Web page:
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UCSD Survey Indicates Rise in Violence, Drug Abuse In State During Pandemic

A man passes a store that closed as part of efforts to combat the spread of t...

Photo by Gregory Bull / AP Photo

Above: A man passes a store that closed as part of efforts to combat the spread of the new coronavirus Thursday, April 9, 2020, in San Diego.

A rise in partner and family violence, substance abuse and online sexual harassment accompanied the COVID-19 pandemic in California, according to a survey of more than 2,200 residents conducted by researchers at UC San Diego and the University of Chicago.

According to the researchers, 19% of respondents reported an increase in violence in their community during the pandemic, 15% reported more partner violence against women, 11% reported an escalation in family violence against children and 35% reported a rise in substance abuse in their community.

The researchers from UCSD and the University of Chicago's NORC research organization interviewed 2,203 Californians in March 2020, then again this March to examine the effects of the pandemic over the course of the year.

Other findings include a 3% increase in reports of physical violence, including threats with a weapon, and a 3% increase in reports of online sexual harassment.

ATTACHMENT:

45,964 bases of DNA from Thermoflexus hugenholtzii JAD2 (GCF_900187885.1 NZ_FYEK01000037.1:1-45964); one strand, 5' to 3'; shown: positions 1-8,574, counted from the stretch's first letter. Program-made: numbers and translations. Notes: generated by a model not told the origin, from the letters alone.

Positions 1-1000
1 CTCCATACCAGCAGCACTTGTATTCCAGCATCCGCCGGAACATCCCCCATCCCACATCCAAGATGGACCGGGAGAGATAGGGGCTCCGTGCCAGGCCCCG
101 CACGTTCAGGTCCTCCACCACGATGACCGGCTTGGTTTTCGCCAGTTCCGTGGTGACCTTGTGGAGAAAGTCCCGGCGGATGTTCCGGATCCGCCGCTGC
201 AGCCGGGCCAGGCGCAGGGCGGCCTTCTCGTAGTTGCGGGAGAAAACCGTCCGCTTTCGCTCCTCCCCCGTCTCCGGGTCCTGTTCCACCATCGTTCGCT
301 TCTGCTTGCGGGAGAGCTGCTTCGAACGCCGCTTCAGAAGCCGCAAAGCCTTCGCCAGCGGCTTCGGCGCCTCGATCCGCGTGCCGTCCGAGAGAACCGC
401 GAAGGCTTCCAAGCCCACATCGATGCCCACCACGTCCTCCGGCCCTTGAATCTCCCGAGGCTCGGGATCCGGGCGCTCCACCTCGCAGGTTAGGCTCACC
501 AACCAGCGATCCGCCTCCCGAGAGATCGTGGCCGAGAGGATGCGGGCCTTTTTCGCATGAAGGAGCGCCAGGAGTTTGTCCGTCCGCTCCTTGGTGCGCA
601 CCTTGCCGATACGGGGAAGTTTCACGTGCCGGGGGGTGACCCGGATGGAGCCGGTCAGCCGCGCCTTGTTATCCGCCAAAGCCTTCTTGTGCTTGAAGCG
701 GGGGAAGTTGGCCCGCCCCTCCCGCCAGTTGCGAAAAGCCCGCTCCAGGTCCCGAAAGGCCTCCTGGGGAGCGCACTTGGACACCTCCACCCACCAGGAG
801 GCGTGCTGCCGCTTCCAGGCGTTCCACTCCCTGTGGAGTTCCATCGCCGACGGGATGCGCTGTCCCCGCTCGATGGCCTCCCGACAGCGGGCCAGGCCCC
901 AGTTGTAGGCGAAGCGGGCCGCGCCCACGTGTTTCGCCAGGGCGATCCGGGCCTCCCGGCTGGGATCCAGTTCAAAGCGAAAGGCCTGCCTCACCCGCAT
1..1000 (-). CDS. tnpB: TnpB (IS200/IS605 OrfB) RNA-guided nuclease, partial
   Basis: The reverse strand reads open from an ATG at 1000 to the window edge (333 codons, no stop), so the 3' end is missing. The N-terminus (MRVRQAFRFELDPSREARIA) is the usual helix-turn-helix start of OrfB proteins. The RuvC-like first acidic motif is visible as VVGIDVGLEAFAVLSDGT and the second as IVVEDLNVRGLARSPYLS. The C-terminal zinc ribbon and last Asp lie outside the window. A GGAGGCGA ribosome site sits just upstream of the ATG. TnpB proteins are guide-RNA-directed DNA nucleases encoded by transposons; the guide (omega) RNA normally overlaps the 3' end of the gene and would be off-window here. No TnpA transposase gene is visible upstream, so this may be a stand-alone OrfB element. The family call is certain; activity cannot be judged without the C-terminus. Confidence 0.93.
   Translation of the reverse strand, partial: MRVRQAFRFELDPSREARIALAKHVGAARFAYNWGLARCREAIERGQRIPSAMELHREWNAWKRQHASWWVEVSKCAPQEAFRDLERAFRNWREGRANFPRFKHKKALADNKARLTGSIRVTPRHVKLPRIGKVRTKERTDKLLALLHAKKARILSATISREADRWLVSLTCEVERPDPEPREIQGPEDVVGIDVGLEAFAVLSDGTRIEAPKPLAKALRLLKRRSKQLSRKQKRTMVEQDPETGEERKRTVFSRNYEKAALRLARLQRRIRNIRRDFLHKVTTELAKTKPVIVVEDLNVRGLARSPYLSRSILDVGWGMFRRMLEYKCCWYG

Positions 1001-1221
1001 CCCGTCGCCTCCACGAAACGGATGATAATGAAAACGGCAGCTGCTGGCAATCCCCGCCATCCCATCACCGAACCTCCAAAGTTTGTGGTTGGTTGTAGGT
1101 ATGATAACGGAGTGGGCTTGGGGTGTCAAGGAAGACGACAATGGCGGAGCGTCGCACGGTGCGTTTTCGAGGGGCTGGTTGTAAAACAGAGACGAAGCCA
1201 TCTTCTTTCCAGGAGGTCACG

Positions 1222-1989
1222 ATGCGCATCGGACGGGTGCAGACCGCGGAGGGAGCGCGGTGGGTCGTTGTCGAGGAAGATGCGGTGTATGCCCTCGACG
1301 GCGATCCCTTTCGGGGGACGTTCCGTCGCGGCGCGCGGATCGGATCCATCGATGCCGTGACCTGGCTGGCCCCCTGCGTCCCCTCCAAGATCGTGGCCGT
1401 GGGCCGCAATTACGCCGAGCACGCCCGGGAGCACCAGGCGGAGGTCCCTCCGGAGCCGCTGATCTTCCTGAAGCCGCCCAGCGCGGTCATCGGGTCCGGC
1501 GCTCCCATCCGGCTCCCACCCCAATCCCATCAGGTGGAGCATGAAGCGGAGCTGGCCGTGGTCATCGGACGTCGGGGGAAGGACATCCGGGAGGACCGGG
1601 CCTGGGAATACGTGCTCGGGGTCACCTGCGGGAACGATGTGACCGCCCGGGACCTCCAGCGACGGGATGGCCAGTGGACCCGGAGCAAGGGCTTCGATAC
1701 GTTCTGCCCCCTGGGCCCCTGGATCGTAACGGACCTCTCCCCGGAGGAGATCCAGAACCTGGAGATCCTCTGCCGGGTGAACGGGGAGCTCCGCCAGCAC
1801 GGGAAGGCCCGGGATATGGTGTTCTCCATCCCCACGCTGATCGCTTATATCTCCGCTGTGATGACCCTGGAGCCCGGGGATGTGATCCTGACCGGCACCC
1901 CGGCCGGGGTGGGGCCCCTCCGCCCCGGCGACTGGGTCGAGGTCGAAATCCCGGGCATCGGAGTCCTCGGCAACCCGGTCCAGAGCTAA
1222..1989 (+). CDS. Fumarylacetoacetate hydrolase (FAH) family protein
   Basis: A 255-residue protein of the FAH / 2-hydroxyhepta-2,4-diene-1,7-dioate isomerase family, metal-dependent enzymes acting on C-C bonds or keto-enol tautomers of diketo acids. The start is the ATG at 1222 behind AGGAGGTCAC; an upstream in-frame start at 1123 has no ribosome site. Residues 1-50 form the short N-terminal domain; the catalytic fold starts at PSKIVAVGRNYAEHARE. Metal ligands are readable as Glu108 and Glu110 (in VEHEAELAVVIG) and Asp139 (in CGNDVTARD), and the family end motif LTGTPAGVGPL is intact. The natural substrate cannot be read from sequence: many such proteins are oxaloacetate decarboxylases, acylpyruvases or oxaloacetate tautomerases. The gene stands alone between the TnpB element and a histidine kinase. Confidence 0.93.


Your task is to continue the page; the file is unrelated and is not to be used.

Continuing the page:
"The outward effects of the pandemic on health and the economy are just the tip of the iceberg," said Anita Raj, director of the Center on Gender Equity and Health at UCSD and lead researcher on the survey. "Less visible effects of the pandemic include more violence, harassment and substance misuse, compounding stress felt in communities across the state. Latinx and Asian Californians are especially likely to witness this increased violence in their communities."

The survey also took into account the rise in political and social activism seen in 2020 and its apparent effects on firearm possession.

One-third of survey respondents attended a political or activism event between March 2020 and March 2021, with 10% of those people reporting they carried a firearm at the events. Among survey respondents, 8% bought a firearm during the pandemic, and 4% of those people said it was their first time acquiring a gun.

"For many Californians, the murder of George Floyd and the contentious election were reasons to demonstrate despite fears of COVID-19," said Nicole Johns, a research data analyst at the Center on Gender, Equity and Health at UCSD. "The number of people saying they carried a firearm to these kinds of events was surprising — and in light of incidents of gun violence seen across the country, this may raise security concerns."

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